The Spice Connection

The Spice Connection

How many of you have a spice rack with jars of spices you purchased years ago and have never used? Here is a list of common dishes and herbs that pair well together when you're at a loss.


Beans - cumin, cayenne, chili, oregano, parsley, pepper, sage, savory, thyme

Breads - anise, basil, caraway, cardamom, cinnamon, coriander, cumin, dill, garlic, lemon peel, orange peel, oregano, poppy seeds, rosemary, saffron, sage, thyme

Fruits - allspice, anise, cardamom, Chinese 5-spice, cinnamon, cloves, coriander, ginger, mint

Potatoes - basil, caraway, celery seed, chervil, chives, coriander, dill, marjoram, oregano, paprika, parsley, poppy seed, rosemary, tarragon, thyme

Salads and Salad Dressings - basil, caraway, celery seed, chives, dill, fennel, garlic, horseradish, lemon peel, lovage, marjoram, mint, mustard, oregano, parsley, rosemary, sumac, tarragon, thyme

Soups - basil, bay, chervil, chili, chives, cumin, dill, fennel, garlic, marjoram, parsley, pepper, rosemary, sage, savory, star anise, thyme

Sweets - allspice, angelica, anise, cardamom, cinnamon, cloves, fennel, ginger, lemon peel, mace, nutmeg, mint, orange peel, rosemary, star anise

Tomatoes - basil, bay, celery seed, cinnamon, chili, curry, dill, fennel, garlic, ginger, lemongrass, marjoram, oregano, parsley, rosemary, savory, tarragon, thyme

Vegetables - chili, chives, curry, dill, marjoram, parsley, savory, thyme


Allspice: An ingredient in many baked goods as well as "Jerk" sauces.

Anise Seed: Mild licorice flavor, used in cookies, or candies.

Arrowroot Powder: Use as a thickener in puddings, pies, soups, sauces, and gravies.

Basil: used in Italian and Mediterranean cooking, especially good with tomatoes.

Bay Leaves: Perfect use in stews, sauces, soups, and marinades.

Caraway Seeds: Great in baked goods and with fruits.

Cardamom, ground: A wonderful addition to Indian dishes.

Cardamom, whole: Dry roast the whole cardamom seeds for more flavor in your recipe.

Cayenne Pepper: Wonderful heat for any Mexican dish.

Chervil Leaf: Similar to parsley, a mild flavor for any meat, soup or vegetable dish.

Cilantro: Used in Mexican cooking & salsas; may also be used in Indian dishes.

Cloves, ground: Popular in desserts, syrups, and sweet vegetable dishes.

Coriander seed, ground: Citrusy, sweet & tart flavor to be used at the end when cooking.

Cream of Tartar: Adds consistency and stability to any cookie or cake.

Cumin Seed, ground: Wonderful with tomato dishes, chili, salsa & Indian dishes.

Dill Weed: Great in dressings and sauces and on potatoes.

Ginger, crystallized: Sliced ginger partially dried in a sugar syrup solution. For sweets.

Ginger, ground: A sharp, aromatic spice is used in many sweet baked goods and curries.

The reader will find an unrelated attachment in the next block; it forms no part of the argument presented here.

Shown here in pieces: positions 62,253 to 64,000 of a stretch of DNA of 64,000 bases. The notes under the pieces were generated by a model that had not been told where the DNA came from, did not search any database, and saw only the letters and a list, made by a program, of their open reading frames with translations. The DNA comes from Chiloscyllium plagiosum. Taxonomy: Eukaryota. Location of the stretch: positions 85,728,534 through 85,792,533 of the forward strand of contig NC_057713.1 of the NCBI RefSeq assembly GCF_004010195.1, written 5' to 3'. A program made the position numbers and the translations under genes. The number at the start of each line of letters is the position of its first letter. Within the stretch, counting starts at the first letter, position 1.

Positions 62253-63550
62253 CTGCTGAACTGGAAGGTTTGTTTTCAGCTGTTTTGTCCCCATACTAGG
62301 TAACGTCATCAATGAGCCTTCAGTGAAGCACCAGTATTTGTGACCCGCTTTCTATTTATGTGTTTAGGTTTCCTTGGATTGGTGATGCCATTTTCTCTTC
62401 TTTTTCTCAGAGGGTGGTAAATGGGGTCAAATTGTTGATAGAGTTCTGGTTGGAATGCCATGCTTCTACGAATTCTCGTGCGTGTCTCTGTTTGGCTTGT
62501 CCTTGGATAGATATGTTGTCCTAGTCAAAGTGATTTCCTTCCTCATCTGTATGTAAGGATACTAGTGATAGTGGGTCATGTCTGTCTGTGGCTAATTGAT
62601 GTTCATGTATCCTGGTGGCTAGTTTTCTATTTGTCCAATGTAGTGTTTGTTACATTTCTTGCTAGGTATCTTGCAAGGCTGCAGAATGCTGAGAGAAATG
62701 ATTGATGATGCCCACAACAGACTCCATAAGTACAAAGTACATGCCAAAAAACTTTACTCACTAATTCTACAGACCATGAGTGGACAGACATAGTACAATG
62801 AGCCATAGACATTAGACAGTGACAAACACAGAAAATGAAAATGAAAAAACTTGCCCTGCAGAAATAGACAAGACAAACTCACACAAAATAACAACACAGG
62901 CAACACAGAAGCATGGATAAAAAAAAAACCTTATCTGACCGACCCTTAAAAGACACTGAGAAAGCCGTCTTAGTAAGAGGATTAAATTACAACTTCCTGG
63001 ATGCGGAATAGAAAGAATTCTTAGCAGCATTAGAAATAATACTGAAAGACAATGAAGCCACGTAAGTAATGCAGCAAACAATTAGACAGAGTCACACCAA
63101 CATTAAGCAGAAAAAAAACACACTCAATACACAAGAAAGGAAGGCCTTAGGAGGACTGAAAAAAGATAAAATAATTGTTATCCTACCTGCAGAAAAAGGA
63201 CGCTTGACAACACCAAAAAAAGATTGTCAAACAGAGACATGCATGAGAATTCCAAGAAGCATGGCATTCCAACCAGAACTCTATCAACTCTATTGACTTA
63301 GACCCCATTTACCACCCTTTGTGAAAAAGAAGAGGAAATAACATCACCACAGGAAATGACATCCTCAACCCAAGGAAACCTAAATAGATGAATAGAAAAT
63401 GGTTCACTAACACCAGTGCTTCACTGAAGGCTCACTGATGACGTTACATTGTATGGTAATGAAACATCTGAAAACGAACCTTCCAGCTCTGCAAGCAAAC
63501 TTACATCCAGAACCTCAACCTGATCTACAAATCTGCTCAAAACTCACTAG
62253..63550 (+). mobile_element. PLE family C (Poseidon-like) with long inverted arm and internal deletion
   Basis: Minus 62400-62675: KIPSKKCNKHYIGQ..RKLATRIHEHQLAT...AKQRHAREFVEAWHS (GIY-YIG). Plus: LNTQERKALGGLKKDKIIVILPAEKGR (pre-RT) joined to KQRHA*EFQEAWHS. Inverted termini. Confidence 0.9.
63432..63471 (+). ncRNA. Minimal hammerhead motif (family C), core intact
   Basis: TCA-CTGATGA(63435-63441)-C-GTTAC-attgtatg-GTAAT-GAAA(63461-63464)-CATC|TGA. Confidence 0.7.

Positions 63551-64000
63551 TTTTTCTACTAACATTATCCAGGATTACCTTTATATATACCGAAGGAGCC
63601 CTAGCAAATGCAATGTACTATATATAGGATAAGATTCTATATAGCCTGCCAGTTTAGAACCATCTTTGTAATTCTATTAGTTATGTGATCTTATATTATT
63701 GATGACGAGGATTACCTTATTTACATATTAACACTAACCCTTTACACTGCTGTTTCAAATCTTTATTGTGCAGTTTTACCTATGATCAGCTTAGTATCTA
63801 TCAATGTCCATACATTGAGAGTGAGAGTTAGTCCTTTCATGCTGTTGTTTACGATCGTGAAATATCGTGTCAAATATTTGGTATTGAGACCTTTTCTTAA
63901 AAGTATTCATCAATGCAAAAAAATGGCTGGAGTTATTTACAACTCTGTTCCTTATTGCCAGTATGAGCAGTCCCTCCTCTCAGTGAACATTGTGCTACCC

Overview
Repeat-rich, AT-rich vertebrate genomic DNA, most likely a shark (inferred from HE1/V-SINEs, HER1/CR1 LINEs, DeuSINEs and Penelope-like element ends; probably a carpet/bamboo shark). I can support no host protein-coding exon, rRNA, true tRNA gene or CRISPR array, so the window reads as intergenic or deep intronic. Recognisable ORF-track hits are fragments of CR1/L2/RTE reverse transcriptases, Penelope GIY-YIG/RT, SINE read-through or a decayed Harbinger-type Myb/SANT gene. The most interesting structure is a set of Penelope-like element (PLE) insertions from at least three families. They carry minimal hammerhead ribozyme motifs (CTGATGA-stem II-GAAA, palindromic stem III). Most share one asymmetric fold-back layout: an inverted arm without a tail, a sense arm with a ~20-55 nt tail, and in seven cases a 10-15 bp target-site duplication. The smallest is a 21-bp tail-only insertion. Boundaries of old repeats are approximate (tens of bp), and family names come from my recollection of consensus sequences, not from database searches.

Lemongrass: A grass with citric oils, very popular in Thai cooking.

Marjoram: Like oregano & from the mint family, it has a sweeter and subtler taste.

Nutmeg, ground: A sweet, nutty spice is used in custards, pastries, and vegetables.

Oregano, Greek: A must for Italian cooking, Greek oregano has a mild, delicate flavor.

Oregano, Mexican: Slightly stronger than Greek and less sweet, used in Spanish cooking.

Paprika, hot: Mixed with cayenne, these red peppers make the Hungarians famous.

Paprika, sweet: This sweet, milder Paprika will add radiant color to any dish.

Parsley: This versatile herb can be used as a garnish or with anything other than sweets.

Poppy Seeds: Used in baked goods, breads & to flavor noodles.

Rosemary, ground: Use ground in sauces or stocks to avoid the "needle" look.

Saffron, whole threads: Use for saffron rice and Indian dishes.

Sage: Well known for use in stuffings.

Salt, Kosher: Coarser than regular granulated, easier to control in cooking.

Savory: Strong, peppery taste, good with veggies & stuffing.

Sesame Seeds: Used mostly for baking breads & rolls, nice for stir-frys.

Spearmint: A popular tea flavoring, used in sauces and veggie dishes.

Tarragon: Aromatic herb used to flavor vinegar, dressings, breads. Great with potatoes!

Thyme, ground: Great for Greek & Italian cooking, use ground for sauces & soups.

Thyme, whole leaf: Versatile in flavoring veggies, pizza, stews & herb blends.

Turmeric: Used as a natural yellow coloring for soups, sauces, rice, curry, & tofu scramble

Tips for Storing Herbs

  • Store spices in a cool, dark place. Humidity, light and heat will cause herbs and spices to lose their flavor more quickly. Although the most convenient place for your spice rack may be above your stove, moving your spices to a different location may keep them fresh longer.

  • As a general rule, herbs and ground spices will retain their best flavors for a year. Whole spices may last for 3 to 5 years. Proper storage should result in longer freshness times.

  • Because the refrigerator is a rather humid environment, storing herbs and spices there is not recommended. To keep larger quantities of spices fresh, store them in the freezer in tightly sealed containers

Tips for Using Herbs

  • For long-cooking dishes, add herbs and spices an hour or less before serving. Cooking spices for too long may result in overly strong flavors.

  • Use restraint! In general, a teaspoon of spice is enough for 4 servings.

  • Do not use dried herbs in the same quantity as fresh. In most cases, use the amount in dried as is called for fresh.

  • Seasoning food is an art, not a science. Experimenting with herbs and spices can be fun and educational.

Read more from Carrie's Experimental Kitchen.